Binnen de beperkte ruimte van dit artikel wordt een instrument ontworpen voor het vergelijkend onderzoek van canonisering en decanonisering in de geschiedenis van de godsdiensten van de mensheid. De belangrijke plaats die deze twee processen in de algemene godsdienstgeschiedenis innemen wordt in dit artikel vanuit het perspectief van de vergelijkende godsdienstwetenschap belicht. Daartoe bespreek ik eerst of en hoe aan de geschiedenis van de vorming van de canon van het of christendom een instrument voor het onderzoek van soortgelijke processen in andere godsdiensten kan worden ontleend. Ik geef aan welk nut een dergelijk instrument zou kunnen hebben en bespreek welke beperkingen eraan inherent zijn. Vervolgens ga ik in op het ‘scriptocentrisme’ dat in canon-onderzoek als vanzelfsprekend heerst. Ik geef aan welke beperkingen en gevaren dat in zich bergt. Ik licht ook toe welke gevolgen de opkomst van ‘canonische godsdienst’ voor ‘sub-canonische godsdienst’ heeft gehad. Ik behandel daarna hoe men met behulp van enkele analytische vragen, de verhoudingen zou kunnen vergelijken die gelovigen in verschillende godsdiensten tot canons innemen, en ontwikkel een aantal andere vragen waarmee de verspreiding van canons in tijd en ruimte in kaart gebracht kan worden. Tot slot plaats ik canonische godsdienst in een omvattend kader door hem tegenover pre- en post-canonische te plaatsen om zo van ieder de eigen aard en plaats in de godsdienstgeschiedenis aan te geven. Ik betoog dat, ook al zijn canonische godsdiensten vooralsnog manifest en zelfs dominant in de huidige fase van de godsdienstgeschiedenis aanwezig, zij zich in hun late najaarsbloei bevinden, omdat de privileges van de kleine elites die hen in de afgelopen drie millennia schiepen zijn gedemocratiseerd. De privileges, die de elite lange tijd in het centrum van kennis, macht, inkomen en aanzien stelden, zijn sinds en door de Verlichting, Franse revolutie, industriële revolutie, algemene alfabetisering, welvaartsspreiding en communicatierevolutie verworvenheden van steeds grotere delen van de samenlevingen geworden. Daardoor zijn de zaden waaruit canons lange tijd opbloeiden nu, hoe paradoxaal die beeldspraak ook is, de ‘zaden van hun vernietiging’ geworden.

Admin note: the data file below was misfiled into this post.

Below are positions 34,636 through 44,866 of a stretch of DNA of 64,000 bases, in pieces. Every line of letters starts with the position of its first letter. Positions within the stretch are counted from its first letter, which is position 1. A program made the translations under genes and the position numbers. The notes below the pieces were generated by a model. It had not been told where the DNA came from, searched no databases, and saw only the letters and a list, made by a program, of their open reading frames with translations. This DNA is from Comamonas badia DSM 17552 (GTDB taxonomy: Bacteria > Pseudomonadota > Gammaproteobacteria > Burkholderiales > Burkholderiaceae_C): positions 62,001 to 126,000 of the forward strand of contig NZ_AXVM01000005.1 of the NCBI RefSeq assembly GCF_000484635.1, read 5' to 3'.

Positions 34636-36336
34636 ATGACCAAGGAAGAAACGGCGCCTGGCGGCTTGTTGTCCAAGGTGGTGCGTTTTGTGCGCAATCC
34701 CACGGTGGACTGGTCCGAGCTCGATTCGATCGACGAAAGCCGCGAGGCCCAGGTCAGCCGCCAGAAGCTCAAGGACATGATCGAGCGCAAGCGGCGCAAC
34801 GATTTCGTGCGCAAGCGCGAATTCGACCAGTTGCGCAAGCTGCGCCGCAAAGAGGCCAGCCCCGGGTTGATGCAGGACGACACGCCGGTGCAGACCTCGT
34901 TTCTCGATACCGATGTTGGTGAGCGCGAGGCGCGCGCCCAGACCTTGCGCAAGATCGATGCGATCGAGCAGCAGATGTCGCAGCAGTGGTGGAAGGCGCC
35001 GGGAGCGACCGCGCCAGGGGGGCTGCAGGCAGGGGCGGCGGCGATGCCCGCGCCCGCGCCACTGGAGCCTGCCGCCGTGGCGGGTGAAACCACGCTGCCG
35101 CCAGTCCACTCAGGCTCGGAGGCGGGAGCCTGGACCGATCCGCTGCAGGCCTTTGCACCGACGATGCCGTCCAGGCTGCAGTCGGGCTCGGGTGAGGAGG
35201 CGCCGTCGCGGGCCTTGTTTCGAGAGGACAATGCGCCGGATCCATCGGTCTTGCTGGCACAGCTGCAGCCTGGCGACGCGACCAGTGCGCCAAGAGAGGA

At War with God: Ju/’hoan Curing Dances

Journal Paper
Jan G. Platvoet
Journal of Religion in Africa 29, 1 (1999): 2-61

In the 1950s and 1960s, only a few !Kung speaking San, or Bushmen, continued to follow the traditional way of life of nomadic food gathering in the Kalahari semi-desert of Southern Africa. One group were the Ju/’hoansi of the Nyae Nyae and Dobe areas of the Northwestern Kalahari. It is their religion that is discussed in this article. Their central rite was the curing dance, an all-night ritual which they often practised (and practise now, after they have settled permanently, even more commonly than before). It served as their major means of maintaining solidarity within their egalitarian bands and of removing conflict from it –an- other means being the sharing of the food they had collected and the meat they had hunted. Solidarity was maintained through the curing dance, partly because the dance was itself a process of sharing, of n/um, ‘curing power’, and partly because it served as a ritual of exclusion. God and the deceased were blamed for the evil present in the group, were declared personae non gratae and refused admission to the dances as unwelcome aliens, the !Kung waging a continual ritual war upon them as their sole enemies. The special interest of this religion and this ritual for the comparative study of religions is highlighted by an examination of the link between the anthropological study of the !Kung curing dances and recent archaeological research on San art, especially the thousands of rock paintings which have been found all over Southern Africa, and which are interpreted now as reflecting a tradition of San curing dances dating back for many millennia.

Contexts, Concepts & Contests; Towards a Pragmatics of Defining Religion

Chapter in a book
Jan G. Platvoet
in Platvoet & Molendijk 1999d: 463-515